By Don Campbell
Scott Anderson’s worldly stress comes from a simple “can’t”: He can’t say no.
A computer specialist at White Salmon’s Radcomp Technologies, Anderson is actively involved with the Stevenson community. A coach and referee, he also sits on or has presided over various boards, commissions and associations, and is now mayor elect of the town of 1,500 along the Columbia River.
Anderson’s not sure exactly from where that drive and activism comes, but says his dad was always big into Boy Scouts and the Knights of Pytheus, “So I was always around it, but apparently free time was not something that was allowed. Around here, the best part about a small town is if you’ve got something to say or if you’re unhappy about the way things are going, it’s as easy as getting off the couch, walking out the door and doing something about it. That’s the mentality I’m embracing.”
Staying busy doesn’t necessarily equate to happiness, Anderson offered, but he embraced Gorge Happiness Month because his work life is face-paced, and participating gave him a chance to be mindful of all he does.
Anderson’s touch point with the month-long celebration was Happiness coordinator Emily Reed, who had reached out to the editor of the Skamania County Pioneer in search of participants, and Anderson – who’s well known in the community – was recommended.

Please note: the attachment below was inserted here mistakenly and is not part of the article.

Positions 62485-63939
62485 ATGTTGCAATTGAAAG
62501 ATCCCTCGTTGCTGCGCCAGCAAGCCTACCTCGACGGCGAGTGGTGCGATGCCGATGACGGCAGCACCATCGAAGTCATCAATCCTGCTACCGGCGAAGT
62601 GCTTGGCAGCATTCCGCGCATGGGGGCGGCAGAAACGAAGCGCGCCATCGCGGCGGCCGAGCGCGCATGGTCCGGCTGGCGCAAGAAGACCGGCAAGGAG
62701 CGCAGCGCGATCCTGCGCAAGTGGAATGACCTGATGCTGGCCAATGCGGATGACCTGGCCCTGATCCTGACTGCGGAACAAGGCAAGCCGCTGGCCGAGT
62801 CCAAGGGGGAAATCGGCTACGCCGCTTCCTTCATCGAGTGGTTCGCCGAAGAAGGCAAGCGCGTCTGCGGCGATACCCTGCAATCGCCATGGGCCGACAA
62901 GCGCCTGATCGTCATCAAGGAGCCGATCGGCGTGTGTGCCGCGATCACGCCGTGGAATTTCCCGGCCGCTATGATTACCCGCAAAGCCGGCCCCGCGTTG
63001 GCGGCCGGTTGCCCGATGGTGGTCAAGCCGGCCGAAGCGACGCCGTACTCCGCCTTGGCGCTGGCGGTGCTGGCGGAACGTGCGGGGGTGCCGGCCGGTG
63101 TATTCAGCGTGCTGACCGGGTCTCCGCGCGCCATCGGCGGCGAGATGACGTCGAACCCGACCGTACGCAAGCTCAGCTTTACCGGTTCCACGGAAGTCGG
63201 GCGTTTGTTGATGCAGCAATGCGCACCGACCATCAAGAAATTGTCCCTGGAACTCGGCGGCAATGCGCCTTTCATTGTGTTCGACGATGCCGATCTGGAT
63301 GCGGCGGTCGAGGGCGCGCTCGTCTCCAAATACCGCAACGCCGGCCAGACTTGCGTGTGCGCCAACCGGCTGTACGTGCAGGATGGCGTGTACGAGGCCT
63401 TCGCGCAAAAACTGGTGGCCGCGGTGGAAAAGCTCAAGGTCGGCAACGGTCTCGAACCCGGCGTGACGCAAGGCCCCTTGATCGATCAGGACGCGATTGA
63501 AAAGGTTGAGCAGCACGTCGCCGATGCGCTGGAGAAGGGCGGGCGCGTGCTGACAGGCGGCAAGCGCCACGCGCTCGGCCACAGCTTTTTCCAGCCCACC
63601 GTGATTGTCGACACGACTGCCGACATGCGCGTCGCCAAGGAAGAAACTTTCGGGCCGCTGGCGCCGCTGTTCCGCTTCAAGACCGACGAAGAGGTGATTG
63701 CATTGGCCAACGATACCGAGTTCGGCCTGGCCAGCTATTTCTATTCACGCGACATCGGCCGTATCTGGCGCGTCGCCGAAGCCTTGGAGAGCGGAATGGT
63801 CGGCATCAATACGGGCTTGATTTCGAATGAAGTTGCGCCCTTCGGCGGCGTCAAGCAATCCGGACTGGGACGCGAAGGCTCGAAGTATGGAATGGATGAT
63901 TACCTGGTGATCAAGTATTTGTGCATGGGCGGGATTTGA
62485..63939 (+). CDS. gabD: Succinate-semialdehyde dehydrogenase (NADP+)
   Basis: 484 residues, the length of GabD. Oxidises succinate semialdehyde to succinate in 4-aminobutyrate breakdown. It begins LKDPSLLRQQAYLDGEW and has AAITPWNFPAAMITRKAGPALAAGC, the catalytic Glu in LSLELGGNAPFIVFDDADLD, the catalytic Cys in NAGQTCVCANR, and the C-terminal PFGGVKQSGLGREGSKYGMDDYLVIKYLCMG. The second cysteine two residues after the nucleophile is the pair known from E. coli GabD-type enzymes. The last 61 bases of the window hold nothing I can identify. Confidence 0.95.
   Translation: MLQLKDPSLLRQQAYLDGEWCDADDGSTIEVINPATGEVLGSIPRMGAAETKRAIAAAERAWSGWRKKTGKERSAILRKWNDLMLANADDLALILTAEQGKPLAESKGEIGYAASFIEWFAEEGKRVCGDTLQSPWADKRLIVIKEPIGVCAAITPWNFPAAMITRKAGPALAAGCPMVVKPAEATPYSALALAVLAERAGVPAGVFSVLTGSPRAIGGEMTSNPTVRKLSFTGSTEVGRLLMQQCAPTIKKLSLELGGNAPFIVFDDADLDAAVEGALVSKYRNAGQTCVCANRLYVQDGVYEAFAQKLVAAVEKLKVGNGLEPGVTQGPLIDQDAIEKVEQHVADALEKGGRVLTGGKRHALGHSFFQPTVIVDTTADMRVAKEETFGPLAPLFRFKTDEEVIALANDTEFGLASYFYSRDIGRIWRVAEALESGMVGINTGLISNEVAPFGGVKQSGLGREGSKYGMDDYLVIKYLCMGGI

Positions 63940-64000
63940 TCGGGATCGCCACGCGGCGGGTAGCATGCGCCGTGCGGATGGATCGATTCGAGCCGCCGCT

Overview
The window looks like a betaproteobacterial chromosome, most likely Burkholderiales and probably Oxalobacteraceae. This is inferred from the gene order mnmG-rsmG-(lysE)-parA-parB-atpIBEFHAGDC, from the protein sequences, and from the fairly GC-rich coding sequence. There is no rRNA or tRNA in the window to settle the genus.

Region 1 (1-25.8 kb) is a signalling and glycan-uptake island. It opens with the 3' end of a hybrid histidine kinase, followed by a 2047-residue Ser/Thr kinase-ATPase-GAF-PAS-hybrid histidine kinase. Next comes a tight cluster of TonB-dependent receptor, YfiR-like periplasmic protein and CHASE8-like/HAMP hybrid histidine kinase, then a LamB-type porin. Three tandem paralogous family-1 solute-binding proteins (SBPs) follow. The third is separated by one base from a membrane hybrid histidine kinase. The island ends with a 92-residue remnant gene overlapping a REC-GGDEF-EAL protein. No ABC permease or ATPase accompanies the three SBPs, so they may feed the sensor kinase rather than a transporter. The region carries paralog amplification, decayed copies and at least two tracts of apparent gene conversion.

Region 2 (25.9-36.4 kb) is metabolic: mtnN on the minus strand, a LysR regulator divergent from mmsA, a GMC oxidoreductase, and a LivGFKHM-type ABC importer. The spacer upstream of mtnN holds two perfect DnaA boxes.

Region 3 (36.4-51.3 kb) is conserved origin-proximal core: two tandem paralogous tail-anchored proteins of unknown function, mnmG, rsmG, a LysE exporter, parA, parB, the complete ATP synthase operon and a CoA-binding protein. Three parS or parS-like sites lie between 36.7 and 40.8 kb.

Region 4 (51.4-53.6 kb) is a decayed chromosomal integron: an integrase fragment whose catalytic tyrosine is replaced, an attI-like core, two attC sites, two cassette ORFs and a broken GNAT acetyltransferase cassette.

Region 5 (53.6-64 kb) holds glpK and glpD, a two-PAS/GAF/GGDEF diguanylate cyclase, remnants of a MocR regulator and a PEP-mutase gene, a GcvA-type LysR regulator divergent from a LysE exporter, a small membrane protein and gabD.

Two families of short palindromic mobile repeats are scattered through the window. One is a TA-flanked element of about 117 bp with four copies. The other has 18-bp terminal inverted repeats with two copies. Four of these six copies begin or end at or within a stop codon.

His participation over the 31 days actually reinforced many of the things he was already doing in his life. “Wrapping your head around taking a moment of silence,” he said, “and embracing happiness is an interesting concept. And helping strangers is something I do all the time and can make a big difference in the community.”
It took him a while to get to the website and the program, but says it’s been fruitful to “take charge of your happiness,” he said. “Focusing on happiness, the task at hand, like the website said, is 40 percent that you can control. And it’s good to remind yourself of that. It’s very helpful.”
He’s been less diligent than he thought he’d be at the beginning of the month about recording his results, and surmised it might be awkward to come up with an act of kindness of everyday. “To say ‘I’ll do this thing,’ then seek out the opportunity that normally just falls in line day to day, is not as easy as it sounds initially. But you look back over the month and realize and identify those moments weren’t necessarily on the calendar.”
Remembering to observe moments of silence, he said, was “probably the hardest part. My work environment is pretty fast faced. I multi-task to do more things at one time, so to take a moment of silence and also to mix in other things from the Happiness website, like the really cool one that suggested ‘What do you hear right now?’ was great.”
Anderson appreciated the opportunity to participate for the month. “It shapes the way you think,” he said. “Taking a moment to reflect is a great thing, and works to real effect.”